I was so looking forward to February 2023 it felt as though I was emerging from the winter fog of post-Christmas blues and a remarkably busy January (unusually so for the BEC). I had lots of plans for February I was going to get back to blog writing, which I find both enjoy and find very therapeutic, big fail there that didn’t happen. In fact, it is now the middle of March, and I am just reviving my flow.
I was particularly looking forward to the Workspace Design Show, I was booked to speak on the panel on 27th February which happened to be the BEC’s 7th birthday but alas I came down with the flu and that put paid to that.
I was looking forward to being on the panel because I had not done something like that since before the pandemic so back in 2019. I managed the podcast the week before but was looking forward to hearing and learning from interesting peers in the field of workspace and hearing about their experiences. Alas it did not happen; I am assured there will be other opportunities and I am looking forward to them.
The coworking community is relatively new to us at the BEC and we have been on a learning journey that is for sure; we have found the whole community incredibly supportive and welcoming so that has been a great experience.
I was excited to write the blog about our 7th birthday but that didn’t happen either because I felt so grotty for a week. However, I still feel that this is something we need to shout about, as the myth about social enterprises still continues today. There is no legal format for a ‘social enterprise’ I spend a lot of time explaining to people it must be a something, either a Community Interest Company or another structure.
Here are the top five myths about social enterprise
- Social enterprises are not-for-profit.
WRONG! ‘Not for profit’ is a tricky phrase. Most social enterprises are ‘for profit’ but they dedicate their profits to achieving a good cause or supporting their business outcomes. Our small profits fund business support and mentoring.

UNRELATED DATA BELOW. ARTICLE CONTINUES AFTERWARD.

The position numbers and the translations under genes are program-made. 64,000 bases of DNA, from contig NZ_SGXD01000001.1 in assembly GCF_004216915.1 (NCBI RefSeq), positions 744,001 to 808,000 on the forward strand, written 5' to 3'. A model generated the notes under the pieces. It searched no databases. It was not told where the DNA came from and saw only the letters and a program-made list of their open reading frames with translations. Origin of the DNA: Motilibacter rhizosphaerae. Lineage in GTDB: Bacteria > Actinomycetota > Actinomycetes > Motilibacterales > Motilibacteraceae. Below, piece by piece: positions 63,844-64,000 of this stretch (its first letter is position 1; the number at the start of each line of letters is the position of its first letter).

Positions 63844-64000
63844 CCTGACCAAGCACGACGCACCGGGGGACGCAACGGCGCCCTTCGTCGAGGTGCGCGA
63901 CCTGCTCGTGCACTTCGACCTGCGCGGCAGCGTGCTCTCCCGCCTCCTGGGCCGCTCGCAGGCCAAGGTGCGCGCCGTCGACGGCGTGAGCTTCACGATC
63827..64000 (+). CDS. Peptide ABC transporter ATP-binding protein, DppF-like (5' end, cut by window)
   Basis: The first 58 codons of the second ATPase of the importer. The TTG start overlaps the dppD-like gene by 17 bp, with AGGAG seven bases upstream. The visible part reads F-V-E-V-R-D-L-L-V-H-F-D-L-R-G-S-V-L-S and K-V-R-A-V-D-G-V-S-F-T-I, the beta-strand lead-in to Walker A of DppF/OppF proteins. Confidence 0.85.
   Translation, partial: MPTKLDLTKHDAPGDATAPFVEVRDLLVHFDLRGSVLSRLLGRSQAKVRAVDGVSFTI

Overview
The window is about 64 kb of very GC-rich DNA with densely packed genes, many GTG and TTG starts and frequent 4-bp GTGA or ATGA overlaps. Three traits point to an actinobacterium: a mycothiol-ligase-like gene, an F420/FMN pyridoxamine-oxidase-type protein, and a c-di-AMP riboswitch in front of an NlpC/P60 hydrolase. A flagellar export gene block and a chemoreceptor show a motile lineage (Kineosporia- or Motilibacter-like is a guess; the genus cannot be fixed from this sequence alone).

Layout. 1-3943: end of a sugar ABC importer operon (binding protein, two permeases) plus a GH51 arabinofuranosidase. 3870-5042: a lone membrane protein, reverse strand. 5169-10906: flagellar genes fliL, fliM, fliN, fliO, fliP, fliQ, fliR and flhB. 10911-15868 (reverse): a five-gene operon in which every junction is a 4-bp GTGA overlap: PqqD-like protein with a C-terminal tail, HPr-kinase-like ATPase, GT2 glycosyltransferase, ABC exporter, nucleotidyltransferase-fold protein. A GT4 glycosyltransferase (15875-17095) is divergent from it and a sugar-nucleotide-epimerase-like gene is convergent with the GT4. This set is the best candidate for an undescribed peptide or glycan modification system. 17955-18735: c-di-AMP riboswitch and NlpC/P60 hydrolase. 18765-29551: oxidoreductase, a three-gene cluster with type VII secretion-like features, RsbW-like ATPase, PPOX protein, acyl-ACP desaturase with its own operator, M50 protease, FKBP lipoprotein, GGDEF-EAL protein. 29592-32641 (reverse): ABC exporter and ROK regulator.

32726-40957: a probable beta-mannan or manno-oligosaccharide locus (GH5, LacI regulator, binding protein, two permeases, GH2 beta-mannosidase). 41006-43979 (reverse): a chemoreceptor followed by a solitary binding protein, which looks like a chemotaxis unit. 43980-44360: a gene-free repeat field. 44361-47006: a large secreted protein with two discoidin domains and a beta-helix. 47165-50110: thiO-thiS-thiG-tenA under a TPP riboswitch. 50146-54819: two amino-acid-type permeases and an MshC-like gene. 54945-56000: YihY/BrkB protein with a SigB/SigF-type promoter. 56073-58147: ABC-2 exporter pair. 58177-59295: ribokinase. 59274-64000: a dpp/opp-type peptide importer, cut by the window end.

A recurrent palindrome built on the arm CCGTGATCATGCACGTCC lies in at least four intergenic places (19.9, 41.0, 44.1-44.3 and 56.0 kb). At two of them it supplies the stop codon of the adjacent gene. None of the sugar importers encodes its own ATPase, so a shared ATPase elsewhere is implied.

2. Social entrepreneurs can’t run a real business
WRONG! Most social entrepreneurs come from successful business backgrounds. Social entrepreneurs are just like other entrepreneurs – some will succeed, some will change track and some businesses will fail. Most social entrepreneurs we meet are acutely aware of the need for their business to succeed so they can tackle the social issue that they are enthusiastic about.
3.Social enterprises rely on grants
WRONG! The whole point of being a social enterprise is that you trade to achieve a compelling cause. This means selling goods, services and products. Many social enterprises do access grants to help with start-up or with certain projects. My advice is that a social enterprise should aim to use a grant as an investment with a view to developing an income generating idea once the grant runs out.
4. Social enterprises are automatically more sustainable
WRONG! Social enterprises will only succeed if they can sell their services and products to customers. Many charities have survived for decades by relying on grants. That said, being dependent on grants can be challenging and developing successful, socially enterprising income streams can improve sustainability. Social enterprise should not be seen as a panacea – you need a strong business model, excellent market insight and an ability to deliver what customers want and need. Much like a ‘standard’ business really.
5. Social enterprises are not scalable
WRONG! Social enterprises are no different to ‘standard’ businesses in this regard. If you have an excellent product or service, a talented team, the ambition, the drive, resolve and a clear plan for scaling there is no reason you cannot significantly scale your business.
Lastly it would be remiss not to talk about some of the BEC’s seven-year successes.
- From one building to three
- Supporting 498 start-ups in seven years
- 5215 hours of business mentoring with Industry Experts (free)
- 5863 hours of training and events for businesses all free!!
- 98% occupancy even during covid!
- London Living Wage accredited only one of 64 CICs in London!
If you want to find out more about how we can help, then please look at our website.